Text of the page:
The Junk Science Conundrum

Legislators ponder how to keep questionable forensics out of the courtroom

The Junk Science Conundrum

What's the best way to keep questionable, or junk, science out of court in a criminal case? That's the question the Texas House Criminal Jurisprudence Committee considered during a hearing Jan. 11 with a number of notable witnesses – including Craig Bey­ler, the fire science expert whose opinion in the case of Cameron Todd Willingham put Texas forensics in the spotlight, and John Bradley, the Williamson County district attorney who late last year took over as chair of the state's Forensic Science Commission.

The topic is not among the five interim charges given to the committee by Speaker Joe Straus, but as the number of exonerations continues to climb and as high-profile cases, like the Willingham case, continue to dog the system, questions about its fundamental fairness persist. "I've had to take kind of a deep breath and wonder if we're doing this in the best way that we can," commented Rep. Pete Gallego, D-Alpine, who chairs the committee.

The hearing touched on whether the rules governing the admissibility of evidence in a criminal trial are sufficient to deal with untested forensics, such as the much-derided dog scent lineup, which the state has used in numerous cases even though its main practitioner says there's no need for formal training or scientific protocols when conducting such a lineup. (The Innocence Project of Texas issued a report on scent lineup evidence in Sep­tem­ber and has asked the state Foren­sic Science Commission to investigate its use in the state.) The real question, said Gallego, is how to "minimize errors and maximize the level of confidence" that we have in our system of criminal justice.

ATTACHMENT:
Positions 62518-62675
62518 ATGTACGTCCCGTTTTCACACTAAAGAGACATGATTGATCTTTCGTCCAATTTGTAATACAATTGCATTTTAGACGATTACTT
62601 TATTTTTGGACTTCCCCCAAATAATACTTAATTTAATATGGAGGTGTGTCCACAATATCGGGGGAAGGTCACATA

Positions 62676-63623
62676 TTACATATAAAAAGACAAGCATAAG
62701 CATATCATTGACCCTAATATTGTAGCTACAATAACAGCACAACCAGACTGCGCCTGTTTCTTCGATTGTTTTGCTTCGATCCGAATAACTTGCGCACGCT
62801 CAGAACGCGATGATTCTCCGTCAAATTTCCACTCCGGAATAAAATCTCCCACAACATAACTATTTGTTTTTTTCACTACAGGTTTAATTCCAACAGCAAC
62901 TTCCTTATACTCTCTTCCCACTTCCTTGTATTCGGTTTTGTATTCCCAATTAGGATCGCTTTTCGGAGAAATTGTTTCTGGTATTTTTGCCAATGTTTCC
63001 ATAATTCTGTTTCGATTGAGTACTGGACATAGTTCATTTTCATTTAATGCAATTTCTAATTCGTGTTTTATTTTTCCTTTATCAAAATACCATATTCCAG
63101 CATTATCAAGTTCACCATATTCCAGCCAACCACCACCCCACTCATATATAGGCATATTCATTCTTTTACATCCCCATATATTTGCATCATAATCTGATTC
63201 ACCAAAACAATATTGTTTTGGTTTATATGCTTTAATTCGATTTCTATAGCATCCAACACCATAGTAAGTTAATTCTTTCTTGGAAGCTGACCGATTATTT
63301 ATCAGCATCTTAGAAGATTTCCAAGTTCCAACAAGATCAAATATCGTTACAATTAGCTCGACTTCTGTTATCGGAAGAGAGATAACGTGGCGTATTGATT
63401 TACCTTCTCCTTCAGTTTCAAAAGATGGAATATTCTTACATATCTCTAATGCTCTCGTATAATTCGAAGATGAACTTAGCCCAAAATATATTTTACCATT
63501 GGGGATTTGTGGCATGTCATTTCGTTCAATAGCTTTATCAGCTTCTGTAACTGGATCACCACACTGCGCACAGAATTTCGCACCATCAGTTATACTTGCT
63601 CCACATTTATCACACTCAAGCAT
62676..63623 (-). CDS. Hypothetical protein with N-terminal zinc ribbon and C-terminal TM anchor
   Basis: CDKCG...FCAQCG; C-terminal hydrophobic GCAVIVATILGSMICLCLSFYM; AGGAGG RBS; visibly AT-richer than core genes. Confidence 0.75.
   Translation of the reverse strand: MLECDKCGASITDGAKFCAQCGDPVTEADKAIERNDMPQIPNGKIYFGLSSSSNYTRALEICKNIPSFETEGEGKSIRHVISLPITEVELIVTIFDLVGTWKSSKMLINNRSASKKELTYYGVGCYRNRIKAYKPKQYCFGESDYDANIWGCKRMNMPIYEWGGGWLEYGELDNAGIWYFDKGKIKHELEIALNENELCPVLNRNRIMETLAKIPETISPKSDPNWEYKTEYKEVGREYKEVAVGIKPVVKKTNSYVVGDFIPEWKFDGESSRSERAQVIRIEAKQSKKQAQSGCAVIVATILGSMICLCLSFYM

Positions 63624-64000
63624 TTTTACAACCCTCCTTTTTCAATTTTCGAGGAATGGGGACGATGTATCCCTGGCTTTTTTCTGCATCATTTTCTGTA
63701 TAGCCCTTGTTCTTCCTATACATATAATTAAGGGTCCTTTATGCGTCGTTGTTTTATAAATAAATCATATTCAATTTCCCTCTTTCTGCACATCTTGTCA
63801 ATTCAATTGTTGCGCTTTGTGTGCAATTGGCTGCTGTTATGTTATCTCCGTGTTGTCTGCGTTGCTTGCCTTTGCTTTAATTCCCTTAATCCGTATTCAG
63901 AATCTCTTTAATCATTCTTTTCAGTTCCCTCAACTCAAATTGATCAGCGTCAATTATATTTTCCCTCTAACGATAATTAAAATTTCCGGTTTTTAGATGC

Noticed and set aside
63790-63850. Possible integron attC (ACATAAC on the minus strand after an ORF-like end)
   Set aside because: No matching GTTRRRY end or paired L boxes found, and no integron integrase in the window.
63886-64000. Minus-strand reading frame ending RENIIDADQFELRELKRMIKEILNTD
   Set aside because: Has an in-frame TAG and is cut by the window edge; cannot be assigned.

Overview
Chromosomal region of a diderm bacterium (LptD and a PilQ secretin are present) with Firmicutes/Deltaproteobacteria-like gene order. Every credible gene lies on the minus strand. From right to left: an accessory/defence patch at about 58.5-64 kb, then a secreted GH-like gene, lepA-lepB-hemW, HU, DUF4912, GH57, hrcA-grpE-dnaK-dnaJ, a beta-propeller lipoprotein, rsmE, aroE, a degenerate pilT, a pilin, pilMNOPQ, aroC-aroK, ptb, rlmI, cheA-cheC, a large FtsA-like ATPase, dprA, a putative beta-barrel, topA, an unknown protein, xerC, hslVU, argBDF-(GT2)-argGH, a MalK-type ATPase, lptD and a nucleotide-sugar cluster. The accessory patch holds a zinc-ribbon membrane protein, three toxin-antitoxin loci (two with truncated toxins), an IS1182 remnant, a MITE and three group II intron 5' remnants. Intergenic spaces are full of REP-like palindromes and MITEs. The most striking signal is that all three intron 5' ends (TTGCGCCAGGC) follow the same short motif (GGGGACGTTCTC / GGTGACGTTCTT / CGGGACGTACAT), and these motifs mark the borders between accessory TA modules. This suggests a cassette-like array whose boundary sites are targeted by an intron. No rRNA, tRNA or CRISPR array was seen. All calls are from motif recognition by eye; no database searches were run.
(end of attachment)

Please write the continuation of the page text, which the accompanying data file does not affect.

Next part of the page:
Of course, there's disagreement on how to accomplish these reforms. UT Law professor Olin Wellborn, who teaches aspiring lawyers about evidence and took part in drafting the state's rules of evidence, said he saw merit in amending Texas' rules to require courts to determine whether a particular science – anything from DNA to dog – has achieved "general acceptance" by the practitioners in the relevant field; Bradley countered that Texas' rules as they stand – which essentially require a judge to determine whether the particular piece of evidence is relevant and whether the science and the expert delivering it are reliable – are quite enough. Indeed, Brad­ley told the committee that if the acceptability test (the so-called "Frye test") were applicable in Texas courts, it is unlikely that DNA evidence would've been allowed in courts as early as it was, in the late Eighties, because it was still fledgling and controversial. Bradley's point may have been dramatic, but the logic is dubious. The Frye test is in use in a minority of states, but those with a majority of the population, Wellborn pointed out; one of those states is California, where DNA evidence has been admissible for at least two decades. Jeff Blackburn, IPOT general counsel, pointed out that if the state had on the books some rule regarding acceptability, scent-lineup evidence would never have been allowed in Texas courtrooms. There has to be some way to keep junk out of the courtroom, he said. "I think we can do better than that."

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